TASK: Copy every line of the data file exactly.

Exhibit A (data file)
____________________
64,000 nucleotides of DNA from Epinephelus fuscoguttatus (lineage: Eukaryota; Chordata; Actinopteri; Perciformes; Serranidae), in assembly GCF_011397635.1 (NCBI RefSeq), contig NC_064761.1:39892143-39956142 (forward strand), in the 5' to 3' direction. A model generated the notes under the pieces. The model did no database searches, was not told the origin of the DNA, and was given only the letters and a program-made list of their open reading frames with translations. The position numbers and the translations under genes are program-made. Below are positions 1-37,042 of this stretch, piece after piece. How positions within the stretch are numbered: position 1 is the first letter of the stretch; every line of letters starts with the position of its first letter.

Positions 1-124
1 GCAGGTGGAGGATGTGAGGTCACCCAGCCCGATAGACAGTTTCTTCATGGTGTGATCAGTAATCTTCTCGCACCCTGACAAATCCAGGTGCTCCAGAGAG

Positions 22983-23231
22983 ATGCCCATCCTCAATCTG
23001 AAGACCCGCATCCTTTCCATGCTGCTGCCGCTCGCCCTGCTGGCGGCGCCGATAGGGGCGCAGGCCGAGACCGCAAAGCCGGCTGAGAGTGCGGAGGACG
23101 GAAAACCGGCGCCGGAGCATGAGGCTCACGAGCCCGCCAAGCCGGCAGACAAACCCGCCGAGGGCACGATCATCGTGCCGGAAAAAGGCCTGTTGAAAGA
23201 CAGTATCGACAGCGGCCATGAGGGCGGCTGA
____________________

64,000 nucleotides of DNA from Epinephelus fuscoguttatus (lineage: Eukaryota; Chordata; Actinopteri; Perciformes; Serranidae), in assembly GCF_011397635.1 (NCBI RefSeq), contig NC_064761.1:39892143-39956142 (forward strand), in the 5' to 3' direction. A model generated the notes under the pieces. The model did no database searches, was not told the origin of the DNA, and was given only the letters and a program-made list of their open reading frames with translations. The position numbers and the translations under genes are program-made. Below are positions 1-37,042 of this stretch, piece after piece. How positions within the stretch are numbered: position 1 is the first letter of the stretch; every line of letters starts with the position of its first letter.

Positions 1-124
1 GCAGGTGGAGGATGTGAGGTCACCCAGCCCGATAGACAGTTTCTTCATGGTGTGATCAGTAATCTTCTCGCACCCTGACAAATCCAGGTGCTCCAGAGAG

Positions 22983-23231
22983 ATGCCCATCCTCAATCTG
23001 AAGACCCGCATCCTTTCCATGCTGCTGCCGCTCGCCCTGCTGGCGGCGCCGATAGGGGCGCAGGCCGAGACCGCAAAGCCGGCTGAGAGTGCGGAGGACG
23101 GAAAACCGGCGCCGGAGCATGAGGCTCACGAGCCCGCCAAGCCGGCAGACAAACCCGCCGAGGGCACGATCATCGTGCCGGAAAAAGGCCTGTTGAAAGA
23201 CAGTATCGACAGCGGCCATGAGGGCGGCTGA